Just down Interstate 44 from St. Louis is one of central Missouri's best spring-fed streams in the form of the upper reaches of the Meramec River. Few anglers or guides know the stretch of smallmouth water better than "Big Joe" Dmuchovsky. For several years Dmuchovsky has worked as a part-time fishing guide for Green's Canoe Rental.
During the early months of summer Dmuchovsky prefers going after smallmouths in the portion of the river above Scott's Ford. If there's enough water at the time he'll fish upstream of State Route 8. He prefers to guide from a canoe, but isn't fond of dragging a boat and wading instead of giving his attention to catching fish.
"My favorite trip is Riverview to Bird's Nest," says Bog Joe. "It's great water and there's plenty of fish. I generally throw bigger spinners, crankbaits and plastics. You'll catch more fish on smaller lures, but if you want to catch some big smallmouths you need to throw bigger lures."
One of his favorites is a white Zoom Super Fluke. "I may not use it all the time, but I'll always have it rigged and ready."
He uses 8-pound-test line while fishing for smallmouths.
The stretch of Meramec between Scott's Ford and Bird's Nest is one of the state's smallmouth management areas and sampling in 2011 showed excellent numbers and sizes of fish. The stretch is the best bet for scoring 15-inch and larger smallmouths, and there are plenty of largemouths 12 inches and longer.
Spotted bass numbers found farther down in the river during sampling showed 15 percent of fish exceeded 12 inches. Getting to them can be done at Choteau Claim Access, Redhorse Access, River Round Conservation Area and Robertsville State Park.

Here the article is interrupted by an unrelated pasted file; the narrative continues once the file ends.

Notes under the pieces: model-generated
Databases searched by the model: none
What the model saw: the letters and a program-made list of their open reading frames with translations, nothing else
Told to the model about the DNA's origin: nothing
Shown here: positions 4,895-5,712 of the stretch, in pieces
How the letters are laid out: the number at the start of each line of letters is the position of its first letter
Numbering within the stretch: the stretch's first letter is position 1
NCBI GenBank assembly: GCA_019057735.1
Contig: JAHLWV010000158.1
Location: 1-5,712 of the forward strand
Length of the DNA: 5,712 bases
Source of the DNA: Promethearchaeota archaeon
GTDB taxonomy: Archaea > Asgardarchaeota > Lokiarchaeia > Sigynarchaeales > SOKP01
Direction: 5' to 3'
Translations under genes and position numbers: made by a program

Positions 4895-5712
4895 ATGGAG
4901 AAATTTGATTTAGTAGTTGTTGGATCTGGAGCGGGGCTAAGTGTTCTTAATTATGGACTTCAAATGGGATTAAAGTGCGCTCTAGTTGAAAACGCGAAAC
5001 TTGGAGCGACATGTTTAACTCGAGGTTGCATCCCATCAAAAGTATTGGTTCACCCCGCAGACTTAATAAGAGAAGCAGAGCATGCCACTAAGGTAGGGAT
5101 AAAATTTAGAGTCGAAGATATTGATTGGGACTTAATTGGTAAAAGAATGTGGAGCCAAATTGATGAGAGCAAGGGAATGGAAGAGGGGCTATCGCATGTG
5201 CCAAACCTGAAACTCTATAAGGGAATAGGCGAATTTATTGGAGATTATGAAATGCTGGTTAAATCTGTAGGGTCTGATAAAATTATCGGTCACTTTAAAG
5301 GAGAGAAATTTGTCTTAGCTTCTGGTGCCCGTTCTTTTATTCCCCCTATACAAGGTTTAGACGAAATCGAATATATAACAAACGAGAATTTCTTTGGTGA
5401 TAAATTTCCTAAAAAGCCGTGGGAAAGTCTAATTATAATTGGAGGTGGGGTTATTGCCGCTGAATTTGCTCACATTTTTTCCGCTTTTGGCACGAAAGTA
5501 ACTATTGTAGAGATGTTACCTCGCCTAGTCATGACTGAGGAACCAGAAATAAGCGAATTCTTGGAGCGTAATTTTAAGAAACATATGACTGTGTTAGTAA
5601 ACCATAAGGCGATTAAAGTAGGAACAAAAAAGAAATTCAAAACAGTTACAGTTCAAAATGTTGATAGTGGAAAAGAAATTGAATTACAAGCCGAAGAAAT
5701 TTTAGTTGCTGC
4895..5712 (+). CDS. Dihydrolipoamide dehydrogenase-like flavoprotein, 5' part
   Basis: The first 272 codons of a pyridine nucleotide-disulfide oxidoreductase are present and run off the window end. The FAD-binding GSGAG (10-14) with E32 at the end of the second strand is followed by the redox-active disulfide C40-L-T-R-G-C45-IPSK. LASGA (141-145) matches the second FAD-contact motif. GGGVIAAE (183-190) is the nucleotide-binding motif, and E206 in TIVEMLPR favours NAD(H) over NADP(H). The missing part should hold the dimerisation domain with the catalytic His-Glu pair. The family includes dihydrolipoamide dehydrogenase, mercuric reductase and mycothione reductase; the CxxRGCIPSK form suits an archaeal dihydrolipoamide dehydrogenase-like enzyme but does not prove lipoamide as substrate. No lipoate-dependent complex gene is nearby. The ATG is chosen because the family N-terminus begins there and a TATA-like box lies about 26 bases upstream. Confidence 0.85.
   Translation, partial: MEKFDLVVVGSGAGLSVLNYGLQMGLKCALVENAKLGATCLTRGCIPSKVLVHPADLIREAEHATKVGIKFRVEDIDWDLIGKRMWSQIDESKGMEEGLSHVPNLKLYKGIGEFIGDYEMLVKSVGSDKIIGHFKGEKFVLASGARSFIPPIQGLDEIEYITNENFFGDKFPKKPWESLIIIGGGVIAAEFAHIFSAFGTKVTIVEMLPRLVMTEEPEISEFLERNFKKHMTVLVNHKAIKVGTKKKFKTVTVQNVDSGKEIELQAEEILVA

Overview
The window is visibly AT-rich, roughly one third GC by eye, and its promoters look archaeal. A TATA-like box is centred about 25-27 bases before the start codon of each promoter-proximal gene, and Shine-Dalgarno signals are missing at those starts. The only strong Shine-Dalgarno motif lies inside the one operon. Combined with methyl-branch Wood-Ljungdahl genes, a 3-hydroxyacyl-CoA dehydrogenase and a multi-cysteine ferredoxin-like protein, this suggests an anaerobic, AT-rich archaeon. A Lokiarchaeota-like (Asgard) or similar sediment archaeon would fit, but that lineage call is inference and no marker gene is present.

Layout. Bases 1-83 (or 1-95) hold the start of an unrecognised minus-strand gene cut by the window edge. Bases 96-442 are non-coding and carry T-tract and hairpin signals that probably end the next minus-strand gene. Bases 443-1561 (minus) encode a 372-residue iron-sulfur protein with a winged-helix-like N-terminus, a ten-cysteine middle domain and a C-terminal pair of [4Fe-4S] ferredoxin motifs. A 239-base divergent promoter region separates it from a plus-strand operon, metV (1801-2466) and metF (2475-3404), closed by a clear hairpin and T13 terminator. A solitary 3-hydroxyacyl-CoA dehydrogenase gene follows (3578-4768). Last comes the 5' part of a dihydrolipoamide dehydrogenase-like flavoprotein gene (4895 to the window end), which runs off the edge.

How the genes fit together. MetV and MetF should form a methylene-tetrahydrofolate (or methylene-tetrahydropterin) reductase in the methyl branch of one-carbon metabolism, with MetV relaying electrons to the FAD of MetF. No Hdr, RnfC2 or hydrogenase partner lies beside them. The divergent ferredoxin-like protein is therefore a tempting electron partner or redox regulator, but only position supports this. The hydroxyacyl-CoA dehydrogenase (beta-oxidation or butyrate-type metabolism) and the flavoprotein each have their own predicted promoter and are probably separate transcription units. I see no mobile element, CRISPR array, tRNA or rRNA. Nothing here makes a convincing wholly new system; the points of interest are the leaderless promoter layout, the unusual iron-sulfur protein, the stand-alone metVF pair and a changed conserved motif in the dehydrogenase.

Just west of Poplar Bluff in Butler County in southeast Missouri runs a little-known wade stream that's no slouch when it comes to smallmouths. Tenmile Creek sees little fishing pressure, but recent sampling showed good numbers of bass greater than 18 inches.
Paul Cieslewicz manages Tenmile Creek for the state conservation department in addition to Black River and several other bass streams in the region. He says the best place to access the good smallmouth portion of the creek is from State Route PP off State Route TT just west of town. There are a couple of bridge crossings in the area where anglers can park off the roadway and wade the stream.
Cieslewicz urges anglers to be sure and pick up after themselves in order to maintain a good cooperative spirit between fishermen and landowners along the stream. Tenmile Creek is a Special Smallmouth Bass Management Area.
LARGEMOUTH AND SPOTTED
The goal here is to expose what appears to be the best bass waters in the state, not necessarily the largest or most familiar. One of the hottest lakes in northwest Missouri is Limpp Lake outside King City off State Route 48.